It still took a nerveless kick from a difficult angle from David Clifford to put Kerry 0-17 to 0-16 ahead and from there on they dominated.
The decision to award a free in after referee Seán Hurson adjudged that Galway defender John Daly had grabbed Killian Spillane by the arm as he sought to break clear perplexed Tribe manager Pádraic Joyce. He, like quite a number of neutrals, felt Spillane had initiated the arm lock in the first place.
And Ó Sé, five-time All-Ireland winning defender with the Kingdom, is in agreement, suggesting it should have been a free against Kerry.
Ó Sé was speaking at last week’s launch of GAAGo’s 2023 championship coverage in his capacity as an analyst for the streaming service.
“I didn’t think it was a free. I thought it was a free out,” he said, adding that these incidents have a habit of balancing out.
To emphasise his point, he cited the free that Peter Crowley should have got but didn’t that tilted the 2016 All-Ireland semi-final Dublin’s way at a crucial late stage too.
“We should have got a free down the other end, Kevin McManamon was involved with Peter and we didn’t get the rub of the green. That’s how it works, you get it the next day.”
Ó Sé saw it as the “key moment in that game” but feels Kerry’s season, for all the wins they accumulated, balanced on a few very fine margins.
“Had Seánie O’Shea not kicked that point to win the All-Ireland semi-final against Dublin, you were looking at extra-time. Would Kerry have got over the Dubs in that extra-time period? They are questions that you’d definitely be wondering about.”
Ó Sé has paid tribute to Clifford’s temperament in a 32-game season that has ended with a title from every county and club competition he contested with either Kerry, East Kerry or Fossa.
The 2007 Footballer of the Year came up against the incumbent while managing Listry against Fossa in the recent Kerry junior final and marvelled at his impact, even if it was expected and he and his team were on the receiving end.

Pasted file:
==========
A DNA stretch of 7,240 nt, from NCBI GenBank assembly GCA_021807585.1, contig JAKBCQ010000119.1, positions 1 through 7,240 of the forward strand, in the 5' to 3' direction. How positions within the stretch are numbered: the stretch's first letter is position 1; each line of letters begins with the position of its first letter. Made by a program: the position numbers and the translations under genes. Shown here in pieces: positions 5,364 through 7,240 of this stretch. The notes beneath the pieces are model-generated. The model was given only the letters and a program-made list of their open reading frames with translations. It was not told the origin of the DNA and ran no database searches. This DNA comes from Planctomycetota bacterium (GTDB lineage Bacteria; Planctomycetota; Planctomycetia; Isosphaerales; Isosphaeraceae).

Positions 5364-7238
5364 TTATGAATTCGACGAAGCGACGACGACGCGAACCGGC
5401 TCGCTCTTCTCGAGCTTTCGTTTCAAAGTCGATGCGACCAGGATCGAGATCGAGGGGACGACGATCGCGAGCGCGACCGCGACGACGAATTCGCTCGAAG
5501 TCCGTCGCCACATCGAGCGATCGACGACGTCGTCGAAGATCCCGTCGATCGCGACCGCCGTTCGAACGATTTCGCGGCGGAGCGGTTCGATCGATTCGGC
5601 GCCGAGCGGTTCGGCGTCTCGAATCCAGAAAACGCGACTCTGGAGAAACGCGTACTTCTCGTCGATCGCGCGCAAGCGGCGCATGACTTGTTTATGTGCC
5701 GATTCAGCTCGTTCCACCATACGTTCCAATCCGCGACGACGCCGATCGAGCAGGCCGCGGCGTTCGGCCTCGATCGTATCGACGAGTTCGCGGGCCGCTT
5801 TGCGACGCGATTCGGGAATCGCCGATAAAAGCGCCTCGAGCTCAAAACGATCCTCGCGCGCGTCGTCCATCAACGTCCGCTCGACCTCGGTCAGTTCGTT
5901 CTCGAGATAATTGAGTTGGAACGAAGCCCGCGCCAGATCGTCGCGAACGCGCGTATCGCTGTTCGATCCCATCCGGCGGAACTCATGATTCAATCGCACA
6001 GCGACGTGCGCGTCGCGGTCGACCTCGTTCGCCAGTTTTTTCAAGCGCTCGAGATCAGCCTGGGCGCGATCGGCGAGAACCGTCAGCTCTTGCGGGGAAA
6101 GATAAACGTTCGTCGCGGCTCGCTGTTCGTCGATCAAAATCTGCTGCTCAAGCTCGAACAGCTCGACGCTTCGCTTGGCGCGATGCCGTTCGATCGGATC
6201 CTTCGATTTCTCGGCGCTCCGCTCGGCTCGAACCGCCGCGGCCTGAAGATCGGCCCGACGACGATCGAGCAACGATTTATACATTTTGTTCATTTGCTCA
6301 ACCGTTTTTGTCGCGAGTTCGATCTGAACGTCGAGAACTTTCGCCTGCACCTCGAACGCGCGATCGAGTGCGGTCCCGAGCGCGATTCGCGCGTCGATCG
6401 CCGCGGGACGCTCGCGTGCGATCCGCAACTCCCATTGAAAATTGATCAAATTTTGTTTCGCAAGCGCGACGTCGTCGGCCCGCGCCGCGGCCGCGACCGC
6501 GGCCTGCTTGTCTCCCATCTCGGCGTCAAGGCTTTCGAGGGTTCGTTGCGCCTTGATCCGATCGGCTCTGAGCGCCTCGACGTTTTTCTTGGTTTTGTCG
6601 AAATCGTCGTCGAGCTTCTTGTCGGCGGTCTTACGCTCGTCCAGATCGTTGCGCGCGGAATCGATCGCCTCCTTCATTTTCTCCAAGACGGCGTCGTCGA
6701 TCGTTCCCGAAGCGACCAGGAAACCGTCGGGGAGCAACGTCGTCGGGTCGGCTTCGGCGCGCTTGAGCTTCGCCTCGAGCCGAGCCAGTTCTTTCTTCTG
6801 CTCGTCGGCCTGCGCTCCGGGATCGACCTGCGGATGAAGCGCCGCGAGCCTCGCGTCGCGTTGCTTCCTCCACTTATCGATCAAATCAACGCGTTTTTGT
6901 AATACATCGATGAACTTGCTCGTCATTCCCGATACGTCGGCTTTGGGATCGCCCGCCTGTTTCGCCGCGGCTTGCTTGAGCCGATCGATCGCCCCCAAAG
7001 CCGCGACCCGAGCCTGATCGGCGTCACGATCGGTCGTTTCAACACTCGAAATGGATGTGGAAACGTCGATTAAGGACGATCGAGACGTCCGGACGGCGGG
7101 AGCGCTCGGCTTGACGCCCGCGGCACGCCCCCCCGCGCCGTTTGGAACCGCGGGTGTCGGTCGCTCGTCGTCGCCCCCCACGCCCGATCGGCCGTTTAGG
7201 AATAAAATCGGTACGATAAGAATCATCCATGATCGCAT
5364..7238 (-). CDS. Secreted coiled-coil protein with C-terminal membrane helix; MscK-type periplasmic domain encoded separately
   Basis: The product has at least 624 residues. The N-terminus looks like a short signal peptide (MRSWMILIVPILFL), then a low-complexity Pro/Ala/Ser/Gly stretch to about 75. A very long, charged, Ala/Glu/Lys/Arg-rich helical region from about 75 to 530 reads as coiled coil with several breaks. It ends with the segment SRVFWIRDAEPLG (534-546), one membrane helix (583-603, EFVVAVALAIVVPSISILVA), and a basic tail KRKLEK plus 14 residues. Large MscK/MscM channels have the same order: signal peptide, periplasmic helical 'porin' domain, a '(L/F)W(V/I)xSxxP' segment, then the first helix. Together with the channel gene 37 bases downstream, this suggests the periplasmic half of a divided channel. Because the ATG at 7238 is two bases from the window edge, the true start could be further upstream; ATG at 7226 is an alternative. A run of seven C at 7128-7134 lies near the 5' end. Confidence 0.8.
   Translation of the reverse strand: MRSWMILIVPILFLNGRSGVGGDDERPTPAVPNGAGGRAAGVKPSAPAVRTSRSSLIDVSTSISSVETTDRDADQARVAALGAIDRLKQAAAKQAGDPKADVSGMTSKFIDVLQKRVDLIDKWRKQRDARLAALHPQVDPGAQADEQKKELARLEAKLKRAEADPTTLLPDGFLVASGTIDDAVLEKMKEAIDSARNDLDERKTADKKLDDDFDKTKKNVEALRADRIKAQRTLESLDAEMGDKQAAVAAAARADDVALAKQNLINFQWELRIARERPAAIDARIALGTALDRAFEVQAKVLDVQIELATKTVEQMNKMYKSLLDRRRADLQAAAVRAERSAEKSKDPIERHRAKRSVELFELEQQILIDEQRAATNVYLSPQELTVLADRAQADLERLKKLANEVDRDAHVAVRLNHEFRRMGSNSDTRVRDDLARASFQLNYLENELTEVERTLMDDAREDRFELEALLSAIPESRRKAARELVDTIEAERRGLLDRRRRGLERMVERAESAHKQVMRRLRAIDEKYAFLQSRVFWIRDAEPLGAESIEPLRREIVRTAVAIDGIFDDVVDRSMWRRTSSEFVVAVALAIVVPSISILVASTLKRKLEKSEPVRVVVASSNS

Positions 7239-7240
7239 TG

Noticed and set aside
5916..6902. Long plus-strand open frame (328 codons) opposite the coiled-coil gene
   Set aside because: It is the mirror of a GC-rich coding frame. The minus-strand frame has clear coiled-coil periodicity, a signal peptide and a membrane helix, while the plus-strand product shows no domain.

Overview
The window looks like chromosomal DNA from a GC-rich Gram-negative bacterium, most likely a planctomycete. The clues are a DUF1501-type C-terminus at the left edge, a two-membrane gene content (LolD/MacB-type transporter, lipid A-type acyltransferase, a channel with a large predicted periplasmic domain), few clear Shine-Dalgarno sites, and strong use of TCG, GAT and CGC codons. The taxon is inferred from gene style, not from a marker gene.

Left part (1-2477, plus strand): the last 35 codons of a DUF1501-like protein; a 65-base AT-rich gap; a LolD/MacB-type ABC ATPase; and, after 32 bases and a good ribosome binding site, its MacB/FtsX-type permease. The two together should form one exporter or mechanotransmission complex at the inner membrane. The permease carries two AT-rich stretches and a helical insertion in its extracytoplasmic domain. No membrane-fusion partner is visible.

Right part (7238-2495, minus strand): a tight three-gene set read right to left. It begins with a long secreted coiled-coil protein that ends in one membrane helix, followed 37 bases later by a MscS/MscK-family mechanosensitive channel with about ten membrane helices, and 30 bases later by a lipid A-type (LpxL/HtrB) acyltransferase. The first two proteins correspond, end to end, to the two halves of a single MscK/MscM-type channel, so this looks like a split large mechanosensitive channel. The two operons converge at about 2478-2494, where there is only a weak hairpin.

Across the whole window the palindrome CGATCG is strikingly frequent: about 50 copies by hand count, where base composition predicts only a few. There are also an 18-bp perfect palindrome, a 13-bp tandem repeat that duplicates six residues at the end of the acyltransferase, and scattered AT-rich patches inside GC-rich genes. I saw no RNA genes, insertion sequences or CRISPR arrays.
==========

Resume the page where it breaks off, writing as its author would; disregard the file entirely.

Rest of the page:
“Everything he touches turns to gold really at the moment,” said Ó Sé. “He’s just a phenomenal player. What he did that day alone (against Listry) was just frightening, his skill-set is frightening, it’s on another level. I’ve been lucky enough to have played with the ‘Gooch’, I’ve marked Maurice Fitzgerald in county championship games but for me, what I have seen coming from this fella, it’s just on another level completely. His point-kicking in particular is just frightening.
“If I wanted a fella to get a goal for me, all day long it would be ‘Gooch’. What he could do with a ball was unbelievable but in terms of kicking the ball over the bar, I’ve never seen anything like what David Clifford is doing. And like, if you look at him, if you stand next to him, he’s a big, big guy, he’s 6’3.” So you have a bit of (Kieran) Donaghy and ‘Gooch’ all rolled into one. You’ve got this big target man inside. He’s got both feet, he can win his own ball, we’re just so lucky he’s from Kerry.”
Ó Sé sees his temperament shielding him from a “sticky patch” that he feels afflicts all players at some stage but the constant focus is something that is “bound to take its toll”.
“He has a great way about him. He’s not on any social media platform, I don’t think. He just goes about his business. He’s very down to earth and that’s how they would be as a family. I work with their uncle, Fergus, and I know their Dad, Dermot, and they’re just genuine down-to-earth GAA people. There was talk a few years ago that David was going to AFL. That was never going to happen. David Clifford was born to win All-Irelands. He’s fulfilling that now.
“Every player goes through their career and has a sticky patch. He hasn’t had that yet. I know even ‘Gooch’ was going through it maybe 2006, 2007. The great players obviously play through that and come out the other end. He hasn’t had that.
“But I’m sure it will happen at some stage where you have it. But his temperament has been fantastic, in terms of the way he deals with everyone, how he deals with the media, the way he deals with the fans.”
Not that they were too far away in 2022 but Ó Sé sees a renewed threat from Dublin in 2023 with Paul Mannion and Jack McCaffrey back and former manager Pat Gilroy offering a new sideline dynamic.
“You don’t want a situation in a management team where you have every fella agreeing. If you have a situation in a management team where you’re questioning, that’s a fantastic way to be and I’d say Kerry had that this year with Paddy Tally.
“I don’t think Paddy and Jack (O’Connor) agreed with everything but I think they came to an agreement and I think if anything we’ve noticed about Pat Gilroy, he’ll make those hard decisions like he did (before).”